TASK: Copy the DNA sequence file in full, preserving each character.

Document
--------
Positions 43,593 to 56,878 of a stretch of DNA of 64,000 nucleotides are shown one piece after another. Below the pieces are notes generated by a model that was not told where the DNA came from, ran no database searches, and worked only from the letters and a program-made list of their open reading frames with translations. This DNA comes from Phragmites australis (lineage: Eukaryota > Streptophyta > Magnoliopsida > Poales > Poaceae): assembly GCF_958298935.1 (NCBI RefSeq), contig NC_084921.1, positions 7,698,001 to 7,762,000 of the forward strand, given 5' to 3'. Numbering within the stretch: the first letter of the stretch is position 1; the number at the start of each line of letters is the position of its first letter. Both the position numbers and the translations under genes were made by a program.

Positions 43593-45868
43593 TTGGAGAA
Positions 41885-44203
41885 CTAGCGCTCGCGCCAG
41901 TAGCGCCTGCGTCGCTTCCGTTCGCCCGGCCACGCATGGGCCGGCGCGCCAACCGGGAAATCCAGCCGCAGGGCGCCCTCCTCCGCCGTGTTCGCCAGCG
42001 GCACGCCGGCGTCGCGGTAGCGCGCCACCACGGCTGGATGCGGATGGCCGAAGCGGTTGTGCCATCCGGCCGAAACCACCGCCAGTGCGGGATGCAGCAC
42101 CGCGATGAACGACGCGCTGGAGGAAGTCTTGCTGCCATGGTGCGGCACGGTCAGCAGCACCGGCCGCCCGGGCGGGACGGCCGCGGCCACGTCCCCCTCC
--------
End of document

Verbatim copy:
Positions 43,593 to 56,878 of a stretch of DNA of 64,000 nucleotides are shown one piece after another. Below the pieces are notes generated by a model that was not told where the DNA came from, ran no database searches, and worked only from the letters and a program-made list of their open reading frames with translations. This DNA comes from Phragmites australis (lineage: Eukaryota > Streptophyta > Magnoliopsida > Poales > Poaceae): assembly GCF_958298935.1 (NCBI RefSeq), contig NC_084921.1, positions 7,698,001 to 7,762,000 of the forward strand, given 5' to 3'. Numbering within the stretch: the first letter of the stretch is position 1; the number at the start of each line of letters is the position of its first letter. Both the position numbers and the translations under genes were made by a program.

Positions 43593-45868
43593 TTGGAGAA
Positions 41885-44203
41885 CTAGCGCTCGCGCCAG
41901 TAGCGCCTGCGTCGCTTCCGTTCGCCCGGCCACGCATGGGCCGGCGCGCCAACCGGGAAATCCAGCCGCAGGGCGCCCTCCTCCGCCGTGTTCGCCAGCG
42001 GCACGCCGGCGTCGCGGTAGCGCGCCACCACGGCTGGATGCGGATGGCCGAAGCGGTTGTGCCATCCGGCCGAAACCACCGCCAGTGCGGGATGCAGCAC
42101 CGCGATGAACGACGCGCTGGAGGAAGTCTTGCTGCCATGGTGCGGCACGGTCAGCAGCACCGGCCGCCCGGGCGGGACGGCCGCGGCCACGTCCCCCTCC